Five major Covid support schemes ending in TWO weeks – how to prepare

MAJOR schemes which have helped struggling Brits through Covid are set to end in just two weeks time.

Financial support for workers through furlough and grants for the self-employed will finish at the end of September.

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There are fears that Brits will struggle after support schemes end[/caption]

Hard-up families will also see the £20-a-week uplift to Universal Credit withdrawn, cutting income by over £1,000 a year.

Homebuyers will also find that tax rates when purchasing a property return to normal.

None of the schemes will be extended despite the government announcing how it will deal with the expected rise in coronavirus cases in its “winter plan”.

Plan B could see the return of mandatory face masks and work from home orders, but there will be no extended or new schemes launched to help people financially.

However health secretary Sajid Javid has said that financial support for those who have to self-isolate will still be available until March 2022.

Here we explain what’s changing and how you can prepare.

Furlough ends

The furlough scheme was first launched at the start of the pandemic to prevent millions of jobs being lost.

The scheme has supported the wages of millions of Brits and there are still nearly 2million Brits furloughed.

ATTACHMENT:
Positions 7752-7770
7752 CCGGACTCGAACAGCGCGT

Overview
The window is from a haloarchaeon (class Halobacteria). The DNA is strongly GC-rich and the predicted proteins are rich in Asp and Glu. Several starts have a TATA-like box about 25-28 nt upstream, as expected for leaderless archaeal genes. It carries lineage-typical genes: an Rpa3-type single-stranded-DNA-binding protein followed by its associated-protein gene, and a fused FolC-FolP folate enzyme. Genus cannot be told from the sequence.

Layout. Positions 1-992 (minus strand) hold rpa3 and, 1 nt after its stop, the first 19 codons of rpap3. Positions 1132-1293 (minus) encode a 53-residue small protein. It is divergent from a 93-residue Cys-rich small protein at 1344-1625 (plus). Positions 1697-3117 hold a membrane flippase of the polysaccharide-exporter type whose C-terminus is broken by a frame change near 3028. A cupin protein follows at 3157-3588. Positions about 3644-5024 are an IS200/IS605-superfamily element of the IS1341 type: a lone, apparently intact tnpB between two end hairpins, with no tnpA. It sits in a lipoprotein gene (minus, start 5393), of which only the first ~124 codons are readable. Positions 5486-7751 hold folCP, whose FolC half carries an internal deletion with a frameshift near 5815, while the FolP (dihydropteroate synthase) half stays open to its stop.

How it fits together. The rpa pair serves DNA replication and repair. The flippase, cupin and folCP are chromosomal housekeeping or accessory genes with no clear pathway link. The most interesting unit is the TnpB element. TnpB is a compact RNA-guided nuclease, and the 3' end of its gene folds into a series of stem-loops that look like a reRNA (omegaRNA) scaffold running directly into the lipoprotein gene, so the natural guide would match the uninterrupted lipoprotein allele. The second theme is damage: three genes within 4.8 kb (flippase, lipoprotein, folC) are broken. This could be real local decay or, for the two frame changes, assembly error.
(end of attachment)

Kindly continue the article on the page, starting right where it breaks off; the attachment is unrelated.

Furlough pays 80% of wages – up to £2,500 a month.

The scheme will end and no more payment will be made from October onwards despite calls for it to be extended.

The idea of furlough is that workers can return to their jobs after the country returns to normal after the pandemic.

But some business may still be struggling and could make furloughed employees redundant rather than bringing them back.

Unfortunately you can be made redundant when the furlough scheme ends – but your rights remain the same whether you’ve been furloughed or not.

Your full normal pay is used to calculate redundancy payments and exactly how much you get will depend on how long you’ve worked for the company and your age.

You can take a look at our guide on what happens during redundancy and your rights.

If you’re out of work you could be eligible for benefits like Universal Credit.

James Andrews, senior personal finance expert at money.co.uk, told The Sun: “It’s essential to act now in applying for any support schemes, loans or grants that you may need to keep yourself level.”

You can use benefit calculator tools to work out what you may be entitled to.

If you’re struggling with money you might be able to get a cash grant.

Turn2Us has a handy Grants Search tool to help you find out which charities you can apply to.

Covid grant for the self-employed closes

Many self-employed Brits have also been able to get help if their income has been hit by Covid.

There have been five Self Employment Income Support Scheme (SEISS) grants handed out worth up to £7,500 each.